learning were nicely balanced, and the level of guidance and the level
of independence the program offers is a perfect blend.
multiage classroom I had the privilege to work with was phenomenal. I
couldn’t have asked for a better placement. Working with the students,
teachers, and volunteers allowed me to appreciate the unique situations
that may arise during a typical school day. Upon leaving I was provided
with a greater social network, which in today’s job market is incredibly
important no matter what field you are entering.
live a different life-style and understanding a different way of
thinking was a great experience in sharing perspectives and values. The 4
months I spent in Australia were the most enjoyable and educational of
my college career, and if I would change anything, I would have made the
Overall, it was a bittersweet ending. It was hard
to leave such a beautiful place and amazing people, but I received such a
sense of achievement that has since been hard to match. Overall
experience = exciting, enjoyable, & rewarding.
Very much exceeded my expectations."
Megan Lawlor: Childhood Education (1-6) 2007
“From the moment we landed in Australia until the moment I had to say goodbye at the end of my all too short four month stay, I felt like I was home. The Sunshine Coast is absolutely beautiful, and the people are extremely friendly.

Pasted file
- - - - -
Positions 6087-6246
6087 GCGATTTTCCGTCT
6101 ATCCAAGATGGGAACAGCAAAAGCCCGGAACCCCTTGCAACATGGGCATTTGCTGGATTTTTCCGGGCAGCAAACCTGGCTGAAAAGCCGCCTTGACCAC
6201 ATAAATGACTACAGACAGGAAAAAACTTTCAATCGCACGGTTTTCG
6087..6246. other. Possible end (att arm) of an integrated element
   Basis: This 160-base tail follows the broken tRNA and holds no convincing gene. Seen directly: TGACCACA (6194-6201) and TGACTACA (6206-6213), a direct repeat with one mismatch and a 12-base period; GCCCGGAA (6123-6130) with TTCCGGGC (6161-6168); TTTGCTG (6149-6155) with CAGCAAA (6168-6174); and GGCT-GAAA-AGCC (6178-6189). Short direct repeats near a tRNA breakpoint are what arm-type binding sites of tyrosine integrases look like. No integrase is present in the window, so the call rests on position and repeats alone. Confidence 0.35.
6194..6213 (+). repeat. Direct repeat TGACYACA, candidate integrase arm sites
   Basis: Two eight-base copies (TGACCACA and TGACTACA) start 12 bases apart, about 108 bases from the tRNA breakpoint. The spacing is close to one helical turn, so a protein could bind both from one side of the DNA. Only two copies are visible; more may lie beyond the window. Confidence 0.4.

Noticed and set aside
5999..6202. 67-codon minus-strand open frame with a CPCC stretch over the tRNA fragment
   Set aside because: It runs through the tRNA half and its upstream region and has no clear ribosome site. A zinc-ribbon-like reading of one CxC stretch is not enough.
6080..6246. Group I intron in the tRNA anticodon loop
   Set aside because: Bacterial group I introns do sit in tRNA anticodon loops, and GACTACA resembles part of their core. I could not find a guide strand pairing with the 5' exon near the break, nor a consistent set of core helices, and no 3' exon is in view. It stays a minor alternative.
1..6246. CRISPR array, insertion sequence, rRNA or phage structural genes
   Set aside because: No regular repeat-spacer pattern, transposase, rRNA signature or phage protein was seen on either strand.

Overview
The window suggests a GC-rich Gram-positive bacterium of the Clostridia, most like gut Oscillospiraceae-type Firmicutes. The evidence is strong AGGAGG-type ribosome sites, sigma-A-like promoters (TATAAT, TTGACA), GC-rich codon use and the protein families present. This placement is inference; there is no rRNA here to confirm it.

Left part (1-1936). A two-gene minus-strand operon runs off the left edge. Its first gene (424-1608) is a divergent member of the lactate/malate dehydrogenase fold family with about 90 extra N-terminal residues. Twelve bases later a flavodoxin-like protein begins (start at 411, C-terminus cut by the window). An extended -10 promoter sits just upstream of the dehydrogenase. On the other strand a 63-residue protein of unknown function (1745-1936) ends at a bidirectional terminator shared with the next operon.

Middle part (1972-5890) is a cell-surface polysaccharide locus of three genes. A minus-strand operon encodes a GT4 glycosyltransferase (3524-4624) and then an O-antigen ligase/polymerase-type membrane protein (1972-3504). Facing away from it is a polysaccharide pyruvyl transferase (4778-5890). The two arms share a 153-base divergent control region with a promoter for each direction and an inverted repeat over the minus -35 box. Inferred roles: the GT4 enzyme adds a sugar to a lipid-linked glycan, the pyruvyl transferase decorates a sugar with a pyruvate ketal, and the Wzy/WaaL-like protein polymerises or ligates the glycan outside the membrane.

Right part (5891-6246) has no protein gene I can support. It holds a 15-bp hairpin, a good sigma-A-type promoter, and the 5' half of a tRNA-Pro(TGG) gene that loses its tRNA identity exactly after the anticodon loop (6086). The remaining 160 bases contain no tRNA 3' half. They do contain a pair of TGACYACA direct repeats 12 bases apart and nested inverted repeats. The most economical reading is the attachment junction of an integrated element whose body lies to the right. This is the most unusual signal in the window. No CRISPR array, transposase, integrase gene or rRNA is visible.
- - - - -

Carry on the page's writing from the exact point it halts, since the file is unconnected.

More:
Living in UniCentral was ideal. At first I was a little nervous about not sharing a flat with fellow SUNY students, but I quickly realized that by being placed with both Australians and other international students that I was being given a wonderful opportunity to learn about my new home away from home. Living in a spectacular flat, having my own room, and being able to share a common area with friends… what could have been any better than that!
Not unlike Potsdam, the USC campus is relatively small. The campus is renowned for its distinctive architecture and grounds. The buildings there have received more than 25 awards for planning, architecture, and construction. There they even focus one something that we would be wise to bring back home, using non-renewable energy. The staff, both at UniCentral and on the USC campus, are all very friendly and willing to help with the even the smallest of things.
For my practicum placement I was in a Year Three class at Chancellor State College’s primary campus. I loved every second of working with both my class and all of the wonderful staff members there. “During the short nine weeks that I was with my class, I was able to go on an excursion to the Senior campus, where we dissected oxen hearts. Nobody here in the states can believe that they did that at such a young age! I also planned a healthy morning tea where each of the students was asked to make an invitation for one of the staff members. I could go on and on with all of my wonderful experiences in the classroom!
What it comes down to is that going to Australia and taking part in this wonderful program was the chance of a lifetime!”